There are a number of doctors who have lost the right to practice medicine because of addiction. Prescription drugs are highly addictive, often times, doctors will become addicted to the pain killers and sedatives that they are prescribing. Striking deals with patients to help get themselves the drugs they desire without writing prescriptions for themselves; another common practice is to give injections of water to patients so that the doctor can use the medication. Once a doctor loses the right to practice it is usually very difficult to become reinstated and sometimes doctors who lose their licence never get it back.
In Canada, an investigation by the College of Physicians and Surgeons of Manitoba found that Dr. Anthony Hlynka was addicted to the drugs he had been prescribing his patients. "Hlynka wrote OxyContin prescriptions for some patients he knew well and arranged for them to provide him with some or all of their painkillers for his own use", according to the CBC. Now, less than six months since his license was revoked, Hlynka is back practicing medicine; this time he will be watched very closely and drug tested regularly, Hlynka is no longer allowed to prescribe narcotics.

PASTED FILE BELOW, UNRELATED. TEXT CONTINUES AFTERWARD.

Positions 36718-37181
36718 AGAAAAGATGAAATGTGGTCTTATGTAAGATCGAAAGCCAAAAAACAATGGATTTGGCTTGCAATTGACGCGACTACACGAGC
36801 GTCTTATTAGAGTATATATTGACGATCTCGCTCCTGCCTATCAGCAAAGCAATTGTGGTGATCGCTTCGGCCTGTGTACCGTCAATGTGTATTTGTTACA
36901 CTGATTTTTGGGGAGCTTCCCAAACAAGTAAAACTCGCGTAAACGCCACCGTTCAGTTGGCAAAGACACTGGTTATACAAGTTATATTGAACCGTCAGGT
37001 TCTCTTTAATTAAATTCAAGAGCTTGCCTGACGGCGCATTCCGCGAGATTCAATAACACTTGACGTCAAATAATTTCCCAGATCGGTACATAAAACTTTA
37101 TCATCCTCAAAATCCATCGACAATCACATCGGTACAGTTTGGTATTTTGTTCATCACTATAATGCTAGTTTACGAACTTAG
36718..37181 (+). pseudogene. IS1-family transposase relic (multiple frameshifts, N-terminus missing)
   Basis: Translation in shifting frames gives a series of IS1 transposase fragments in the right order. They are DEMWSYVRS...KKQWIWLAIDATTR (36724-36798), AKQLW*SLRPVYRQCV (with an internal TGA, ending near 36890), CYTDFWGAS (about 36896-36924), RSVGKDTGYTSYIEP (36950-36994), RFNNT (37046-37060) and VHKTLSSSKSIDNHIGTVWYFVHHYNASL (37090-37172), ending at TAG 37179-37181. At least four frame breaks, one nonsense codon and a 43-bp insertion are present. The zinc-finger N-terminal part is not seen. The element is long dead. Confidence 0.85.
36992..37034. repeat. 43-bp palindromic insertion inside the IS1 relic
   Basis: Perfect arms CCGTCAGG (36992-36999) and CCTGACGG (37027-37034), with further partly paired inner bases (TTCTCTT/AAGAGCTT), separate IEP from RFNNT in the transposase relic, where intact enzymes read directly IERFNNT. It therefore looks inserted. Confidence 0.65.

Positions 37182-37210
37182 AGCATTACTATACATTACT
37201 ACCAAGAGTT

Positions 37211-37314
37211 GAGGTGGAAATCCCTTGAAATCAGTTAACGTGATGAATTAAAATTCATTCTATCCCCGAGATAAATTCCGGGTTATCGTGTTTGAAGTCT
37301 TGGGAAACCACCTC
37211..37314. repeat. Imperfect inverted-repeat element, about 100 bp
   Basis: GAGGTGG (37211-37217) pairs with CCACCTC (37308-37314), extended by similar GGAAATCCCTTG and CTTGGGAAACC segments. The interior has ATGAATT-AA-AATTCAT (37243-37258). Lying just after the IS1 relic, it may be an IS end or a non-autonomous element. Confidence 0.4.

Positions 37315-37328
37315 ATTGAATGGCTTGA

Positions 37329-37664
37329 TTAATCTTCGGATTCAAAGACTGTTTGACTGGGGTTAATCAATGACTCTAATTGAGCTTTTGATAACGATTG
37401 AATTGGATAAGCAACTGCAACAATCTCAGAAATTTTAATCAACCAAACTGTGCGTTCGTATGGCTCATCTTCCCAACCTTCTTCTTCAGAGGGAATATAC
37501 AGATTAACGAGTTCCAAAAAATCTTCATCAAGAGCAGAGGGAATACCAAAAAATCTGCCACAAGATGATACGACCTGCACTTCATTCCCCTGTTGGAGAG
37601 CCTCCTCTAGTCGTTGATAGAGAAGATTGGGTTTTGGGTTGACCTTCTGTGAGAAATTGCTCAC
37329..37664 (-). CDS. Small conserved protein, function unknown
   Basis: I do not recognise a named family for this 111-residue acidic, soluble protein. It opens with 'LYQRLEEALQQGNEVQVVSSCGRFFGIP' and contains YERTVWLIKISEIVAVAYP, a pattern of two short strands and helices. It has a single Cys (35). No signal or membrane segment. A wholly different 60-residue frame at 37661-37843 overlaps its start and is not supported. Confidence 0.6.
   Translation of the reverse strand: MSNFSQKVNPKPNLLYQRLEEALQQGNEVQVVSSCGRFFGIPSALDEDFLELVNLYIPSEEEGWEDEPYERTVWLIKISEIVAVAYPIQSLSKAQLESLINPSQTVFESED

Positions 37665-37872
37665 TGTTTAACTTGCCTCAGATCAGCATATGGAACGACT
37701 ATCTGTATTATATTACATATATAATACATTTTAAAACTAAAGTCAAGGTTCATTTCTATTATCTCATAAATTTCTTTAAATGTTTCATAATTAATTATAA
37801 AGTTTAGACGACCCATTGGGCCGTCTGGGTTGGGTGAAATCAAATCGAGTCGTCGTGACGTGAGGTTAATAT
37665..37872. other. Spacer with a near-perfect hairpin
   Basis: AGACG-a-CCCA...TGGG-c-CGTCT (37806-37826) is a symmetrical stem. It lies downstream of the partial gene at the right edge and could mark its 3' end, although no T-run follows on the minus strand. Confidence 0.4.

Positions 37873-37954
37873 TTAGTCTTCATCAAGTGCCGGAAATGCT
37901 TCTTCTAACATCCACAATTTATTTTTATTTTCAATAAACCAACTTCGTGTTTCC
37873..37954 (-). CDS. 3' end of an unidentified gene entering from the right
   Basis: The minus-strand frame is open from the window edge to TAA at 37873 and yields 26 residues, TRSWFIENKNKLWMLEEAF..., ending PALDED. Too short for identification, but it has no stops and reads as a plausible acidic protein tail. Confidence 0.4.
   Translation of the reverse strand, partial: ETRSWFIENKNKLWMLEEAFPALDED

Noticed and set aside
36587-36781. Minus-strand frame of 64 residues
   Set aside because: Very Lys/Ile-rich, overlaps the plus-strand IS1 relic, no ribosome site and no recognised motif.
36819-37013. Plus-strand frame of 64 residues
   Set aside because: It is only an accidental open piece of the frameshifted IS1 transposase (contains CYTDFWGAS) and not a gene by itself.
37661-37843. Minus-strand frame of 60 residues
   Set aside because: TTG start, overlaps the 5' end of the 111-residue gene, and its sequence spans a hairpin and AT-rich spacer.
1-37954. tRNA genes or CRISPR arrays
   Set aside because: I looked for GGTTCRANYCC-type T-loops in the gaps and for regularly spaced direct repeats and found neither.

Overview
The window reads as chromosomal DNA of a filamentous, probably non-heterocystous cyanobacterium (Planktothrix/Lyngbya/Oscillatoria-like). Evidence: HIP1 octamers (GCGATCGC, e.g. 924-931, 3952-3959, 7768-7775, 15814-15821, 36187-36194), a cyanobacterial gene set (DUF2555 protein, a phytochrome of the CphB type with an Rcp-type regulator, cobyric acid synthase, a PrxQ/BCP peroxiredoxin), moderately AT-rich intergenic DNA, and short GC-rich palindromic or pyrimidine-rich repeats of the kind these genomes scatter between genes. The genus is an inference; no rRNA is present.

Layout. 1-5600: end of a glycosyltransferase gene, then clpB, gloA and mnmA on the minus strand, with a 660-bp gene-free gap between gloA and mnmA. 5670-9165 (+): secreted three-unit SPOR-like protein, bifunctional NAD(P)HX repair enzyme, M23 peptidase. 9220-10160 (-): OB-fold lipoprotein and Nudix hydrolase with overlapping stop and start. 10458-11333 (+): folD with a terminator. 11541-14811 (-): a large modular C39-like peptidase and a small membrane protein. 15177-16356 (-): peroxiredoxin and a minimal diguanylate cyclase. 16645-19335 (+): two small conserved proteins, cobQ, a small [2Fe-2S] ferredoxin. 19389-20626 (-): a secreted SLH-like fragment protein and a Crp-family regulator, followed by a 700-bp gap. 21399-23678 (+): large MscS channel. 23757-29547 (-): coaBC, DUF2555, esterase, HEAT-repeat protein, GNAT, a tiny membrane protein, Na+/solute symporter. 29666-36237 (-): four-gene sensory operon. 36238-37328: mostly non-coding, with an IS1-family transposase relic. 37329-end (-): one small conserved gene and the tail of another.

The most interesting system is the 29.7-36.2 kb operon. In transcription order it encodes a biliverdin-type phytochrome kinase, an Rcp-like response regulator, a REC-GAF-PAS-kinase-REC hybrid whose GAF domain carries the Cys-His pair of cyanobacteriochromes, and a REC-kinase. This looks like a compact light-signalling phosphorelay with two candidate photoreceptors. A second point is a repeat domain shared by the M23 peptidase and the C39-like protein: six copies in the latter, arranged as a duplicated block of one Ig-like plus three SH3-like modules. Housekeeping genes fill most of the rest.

"The risks are minimal and even less likely given the strict terms and conditions on it," said College registrar Dr. Bill Pope. "For example, it would be almost unheard of for him to be allowed to practice independently in these situations". Hlynka was ordered to complete a drug treatment program and if he would like to continue being a doctor he will have to comply with everything he was asked to do. Hlynka is one of many doctors who have partook in this type of activity, there are some doctors who, after sobering up, have fought for years to be reinstated. As we understand the nature of addiction better, the possibility for doctors in recovery to practice medicine is real.
Hlynka was required to pay all of the $30,000 spent on the investigation into his case.